Tomorrow’s Transport and Environment Committee meeting is set to be pretty diverse especially with the latest plans for Leith Links which are to be discussed, and other spaces which might be used for gardening.
Beach volleyball courts, allotments or play areas could soon neighbour some of Edinburgh’s bowling greens as part of a plan to overhaul underused sites.
Proposals would allow seven of the 15 public bowling greens maintained by the Council to be put to different uses in response to declining levels of demand.
These would include a proposal by the Scottish Volleyball Association to convert a Leith Links green into a beach volleyball court, tennis courts replacing a green at Balgreen or Broughton Primary School’s suggestion to use space at Powderhall for sporting and food growing activities.
A report to be considered at the next Transport and Environment Committee will review the plans in more detail.
Changes to the greens would take place across four sites owned by the Council: Balgreen, Leith Links, Powderhall and Victoria Park.
Figures reported by Edinburgh Leisure, who manage bookings and pavilions for the sites, show a significant drop in the number of people using bowling greens since 2007, resulting in many of them being underused.
A public consultation carried out with members of the bowling community established that there was scope to reduce the number of playable greens on the sites, with extended opening hours and improved booking systems accommodating current users.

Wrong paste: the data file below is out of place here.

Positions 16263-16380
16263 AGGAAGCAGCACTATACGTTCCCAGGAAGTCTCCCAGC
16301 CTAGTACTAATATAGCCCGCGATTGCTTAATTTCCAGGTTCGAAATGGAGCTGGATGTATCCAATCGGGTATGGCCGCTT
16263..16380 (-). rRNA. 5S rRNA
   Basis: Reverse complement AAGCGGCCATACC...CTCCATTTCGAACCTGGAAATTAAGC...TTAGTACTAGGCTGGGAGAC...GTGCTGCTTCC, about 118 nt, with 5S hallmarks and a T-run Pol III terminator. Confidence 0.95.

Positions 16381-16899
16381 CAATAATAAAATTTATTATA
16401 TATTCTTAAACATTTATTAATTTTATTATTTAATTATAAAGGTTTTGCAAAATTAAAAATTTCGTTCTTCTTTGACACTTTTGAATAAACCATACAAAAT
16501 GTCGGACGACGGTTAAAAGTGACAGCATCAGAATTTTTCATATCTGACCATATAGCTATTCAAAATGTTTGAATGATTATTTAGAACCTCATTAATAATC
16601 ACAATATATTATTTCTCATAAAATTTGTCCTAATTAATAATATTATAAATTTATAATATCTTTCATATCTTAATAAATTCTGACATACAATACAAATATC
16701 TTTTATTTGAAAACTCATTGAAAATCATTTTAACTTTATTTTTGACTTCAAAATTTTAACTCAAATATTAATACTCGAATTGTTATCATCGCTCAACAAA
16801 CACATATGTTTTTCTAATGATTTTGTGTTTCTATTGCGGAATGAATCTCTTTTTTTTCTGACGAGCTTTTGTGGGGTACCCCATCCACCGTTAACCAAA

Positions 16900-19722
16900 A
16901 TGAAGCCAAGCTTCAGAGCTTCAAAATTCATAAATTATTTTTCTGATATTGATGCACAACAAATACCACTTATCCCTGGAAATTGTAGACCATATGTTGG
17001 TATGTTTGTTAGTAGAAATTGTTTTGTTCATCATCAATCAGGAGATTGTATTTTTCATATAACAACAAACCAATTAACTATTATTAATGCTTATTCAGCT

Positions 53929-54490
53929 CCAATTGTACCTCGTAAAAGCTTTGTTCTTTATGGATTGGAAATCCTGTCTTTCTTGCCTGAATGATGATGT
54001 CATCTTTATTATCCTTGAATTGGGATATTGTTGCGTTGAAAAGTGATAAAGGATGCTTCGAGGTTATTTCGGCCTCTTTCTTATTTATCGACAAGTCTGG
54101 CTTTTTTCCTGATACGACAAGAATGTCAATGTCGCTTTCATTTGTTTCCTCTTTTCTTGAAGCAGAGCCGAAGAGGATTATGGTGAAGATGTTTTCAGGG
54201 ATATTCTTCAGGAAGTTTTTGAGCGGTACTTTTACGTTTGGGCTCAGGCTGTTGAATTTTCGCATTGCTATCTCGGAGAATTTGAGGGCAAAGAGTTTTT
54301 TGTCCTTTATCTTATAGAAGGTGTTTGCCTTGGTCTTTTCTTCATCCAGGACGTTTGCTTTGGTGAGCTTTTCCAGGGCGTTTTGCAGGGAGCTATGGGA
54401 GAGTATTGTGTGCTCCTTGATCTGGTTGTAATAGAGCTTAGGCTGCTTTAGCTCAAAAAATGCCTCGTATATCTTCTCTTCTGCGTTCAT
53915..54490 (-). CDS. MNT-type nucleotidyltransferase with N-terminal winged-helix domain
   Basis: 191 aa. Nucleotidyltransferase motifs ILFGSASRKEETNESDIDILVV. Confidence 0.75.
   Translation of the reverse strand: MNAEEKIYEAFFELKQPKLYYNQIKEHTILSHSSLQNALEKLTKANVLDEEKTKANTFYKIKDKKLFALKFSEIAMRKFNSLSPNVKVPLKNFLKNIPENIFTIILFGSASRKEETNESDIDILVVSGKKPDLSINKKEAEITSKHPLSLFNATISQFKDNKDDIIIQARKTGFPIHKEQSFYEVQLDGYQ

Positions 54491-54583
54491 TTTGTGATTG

Participants also agreed that alternative uses for redundant greens could “add value” to sites.
Proposals for new uses, which will now be investigated in consultation with community councils and other local stakeholder groups, would add to the popular Leith Links Tennis and Petanque Project, opened late last year on the Leith Links site.
Edinburgh Leisure recently took the decision to close Portobello Indoor Bowling Centre in June 2013 after visitor numbers were found to have dropped significantly over the previous five years. The centre’s conversion into a soft play area and gymnastics hub is expected to double the usage.
Councillor Lesley Hinds, Convener of Transport and Environment, said: “These plans will make the best use of local sites to provide new and exciting opportunities for the community, potentially improving facilities for both young, disabled and elderly people.
“There is no doubt public bowling greens serve as an invaluable source of interaction and leisure for local groups and we hope the addition of new activities and provisions will only go to enhance this.”
In addition to bowling clubs using public bowling greens there are also approximately 58 private bowling clubs in the Edinburgh area. These are self-governed organisations who are affiliated to the national governing body for outdoor lawn bowls in Scotland, Bowls Scotland. A number of these clubs lease the land from the Council at a peppercorn rate.